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Stephen Pepper, World Hypotheses and the Structure of Metapsychology

Pepper’s world hypotheses (1998)

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Who or what determines whether a new theory is "scientific"?

N2 - The challenge of creating one medicine will require the integration of a wealth of data and theories. In 1942, Stephen C. Pepper published a seminal book, World Hypotheses, that sought to explain how people create hypotheses about the world. Pepper proposed that there were four basic world hypotheses: (1) formistic (the hypothesis that nature exists as categories), (2) mechanistic (the hypothesis that nature obeys cause-effect relationships), (3) contextual (the hypothesis that processes in nature are relative and context dependent), and (4) organismic (the hypothesis that processes in nature reflect interactive relationships in systems). Most Western theories of health implicitly adopt one or more of these foundational hypotheses. The authors propose that there are four additional world hypotheses: (5) implicit process (the hypothesis that nature consists of invisible forces and information, such as energy and consciousness), (6) circular causality (the hypothesis that nature consists of circulating interactions that inherently change over time), (7) creative unfolding (the hypothesis that processes in nature reflect flexible designs or plans that have adaptive function), and (8) integrative diversity (the hypothesis that phenomena in nature reflect complex integrations of diverse processes). Many theories in mind-body medicine and complementary and alternative medicine implicitly adopt hypotheses 5 through 8. The task of developing a comprehensive theory of mind-body medicine in particular, and integrative medicine in general, may require the creative integration of all eight world hypotheses.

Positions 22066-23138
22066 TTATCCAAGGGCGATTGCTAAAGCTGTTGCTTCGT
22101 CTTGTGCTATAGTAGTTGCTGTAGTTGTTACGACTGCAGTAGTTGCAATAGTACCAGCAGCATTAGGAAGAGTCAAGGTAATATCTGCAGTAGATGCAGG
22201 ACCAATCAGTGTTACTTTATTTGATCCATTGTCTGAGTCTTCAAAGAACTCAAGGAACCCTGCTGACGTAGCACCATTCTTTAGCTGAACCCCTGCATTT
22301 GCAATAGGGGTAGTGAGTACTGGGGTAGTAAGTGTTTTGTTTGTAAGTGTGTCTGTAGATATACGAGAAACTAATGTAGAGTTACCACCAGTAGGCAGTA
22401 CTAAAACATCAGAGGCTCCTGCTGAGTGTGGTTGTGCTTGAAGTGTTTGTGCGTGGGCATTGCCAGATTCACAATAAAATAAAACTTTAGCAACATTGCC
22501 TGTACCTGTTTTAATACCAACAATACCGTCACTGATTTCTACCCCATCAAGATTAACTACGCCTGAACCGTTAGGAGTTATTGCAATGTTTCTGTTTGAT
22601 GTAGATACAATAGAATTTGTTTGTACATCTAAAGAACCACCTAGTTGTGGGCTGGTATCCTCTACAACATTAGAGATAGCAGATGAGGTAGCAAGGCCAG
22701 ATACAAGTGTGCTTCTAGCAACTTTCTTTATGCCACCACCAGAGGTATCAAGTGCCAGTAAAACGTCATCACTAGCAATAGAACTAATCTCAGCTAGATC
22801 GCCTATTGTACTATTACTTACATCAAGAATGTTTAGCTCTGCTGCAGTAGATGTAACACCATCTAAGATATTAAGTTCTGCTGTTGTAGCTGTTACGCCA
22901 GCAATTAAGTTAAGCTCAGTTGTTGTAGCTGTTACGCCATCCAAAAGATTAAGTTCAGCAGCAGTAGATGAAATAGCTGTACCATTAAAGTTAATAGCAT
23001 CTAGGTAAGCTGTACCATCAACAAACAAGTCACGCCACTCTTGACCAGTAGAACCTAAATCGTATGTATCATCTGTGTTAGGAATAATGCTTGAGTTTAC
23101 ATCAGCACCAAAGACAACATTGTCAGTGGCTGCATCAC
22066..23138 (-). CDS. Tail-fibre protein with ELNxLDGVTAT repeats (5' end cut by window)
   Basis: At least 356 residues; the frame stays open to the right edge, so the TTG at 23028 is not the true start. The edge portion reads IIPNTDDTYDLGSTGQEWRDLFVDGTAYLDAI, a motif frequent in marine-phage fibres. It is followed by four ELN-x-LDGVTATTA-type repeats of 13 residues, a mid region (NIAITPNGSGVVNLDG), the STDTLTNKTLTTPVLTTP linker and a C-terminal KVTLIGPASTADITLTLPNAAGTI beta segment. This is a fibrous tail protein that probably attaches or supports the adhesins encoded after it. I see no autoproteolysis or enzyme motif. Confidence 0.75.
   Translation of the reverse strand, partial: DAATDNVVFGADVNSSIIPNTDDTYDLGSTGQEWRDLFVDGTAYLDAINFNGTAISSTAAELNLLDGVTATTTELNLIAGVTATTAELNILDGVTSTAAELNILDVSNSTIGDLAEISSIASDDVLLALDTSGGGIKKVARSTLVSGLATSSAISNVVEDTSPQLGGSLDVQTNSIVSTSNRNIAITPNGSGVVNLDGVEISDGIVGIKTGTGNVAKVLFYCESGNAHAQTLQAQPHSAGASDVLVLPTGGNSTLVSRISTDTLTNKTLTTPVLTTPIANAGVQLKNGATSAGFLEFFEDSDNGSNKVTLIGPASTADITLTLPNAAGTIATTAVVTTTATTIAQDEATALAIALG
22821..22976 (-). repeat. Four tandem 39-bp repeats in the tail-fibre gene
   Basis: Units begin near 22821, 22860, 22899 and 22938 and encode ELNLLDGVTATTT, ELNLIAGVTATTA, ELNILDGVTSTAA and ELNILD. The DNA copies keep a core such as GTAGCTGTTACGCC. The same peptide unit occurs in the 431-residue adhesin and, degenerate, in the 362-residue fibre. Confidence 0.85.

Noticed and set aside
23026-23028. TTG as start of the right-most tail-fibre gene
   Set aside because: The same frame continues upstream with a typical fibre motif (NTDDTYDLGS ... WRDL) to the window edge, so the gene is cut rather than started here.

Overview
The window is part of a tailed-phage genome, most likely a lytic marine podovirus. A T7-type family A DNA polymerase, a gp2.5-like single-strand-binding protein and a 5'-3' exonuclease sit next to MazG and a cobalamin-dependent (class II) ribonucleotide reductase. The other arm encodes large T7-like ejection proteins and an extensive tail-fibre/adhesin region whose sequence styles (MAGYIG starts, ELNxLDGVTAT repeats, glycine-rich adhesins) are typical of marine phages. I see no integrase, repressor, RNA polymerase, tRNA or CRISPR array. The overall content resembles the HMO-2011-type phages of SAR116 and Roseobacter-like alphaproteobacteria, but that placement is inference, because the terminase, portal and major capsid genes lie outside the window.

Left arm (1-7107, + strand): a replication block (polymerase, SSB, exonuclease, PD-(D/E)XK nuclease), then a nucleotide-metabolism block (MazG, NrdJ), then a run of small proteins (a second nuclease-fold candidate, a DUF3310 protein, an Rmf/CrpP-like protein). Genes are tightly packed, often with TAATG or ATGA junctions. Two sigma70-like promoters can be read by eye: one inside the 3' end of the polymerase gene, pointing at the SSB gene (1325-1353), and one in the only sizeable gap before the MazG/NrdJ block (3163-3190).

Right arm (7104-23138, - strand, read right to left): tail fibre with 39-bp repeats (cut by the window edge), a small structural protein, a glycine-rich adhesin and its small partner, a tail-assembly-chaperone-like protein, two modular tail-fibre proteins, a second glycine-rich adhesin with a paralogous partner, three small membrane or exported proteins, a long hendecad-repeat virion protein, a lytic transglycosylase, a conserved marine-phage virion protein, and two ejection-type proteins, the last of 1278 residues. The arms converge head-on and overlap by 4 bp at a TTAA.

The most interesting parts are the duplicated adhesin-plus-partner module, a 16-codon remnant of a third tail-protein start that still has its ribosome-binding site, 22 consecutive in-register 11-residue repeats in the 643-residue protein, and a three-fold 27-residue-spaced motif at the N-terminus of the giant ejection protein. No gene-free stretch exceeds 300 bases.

World hypotheses: A study in evidence

In thehistory of science, the world views of the investigators determine to agreat extent the questions they ask, the hypotheses they take into account,the experiments they carry out and the weight they attribute to the verificationor falsification of these hypotheses.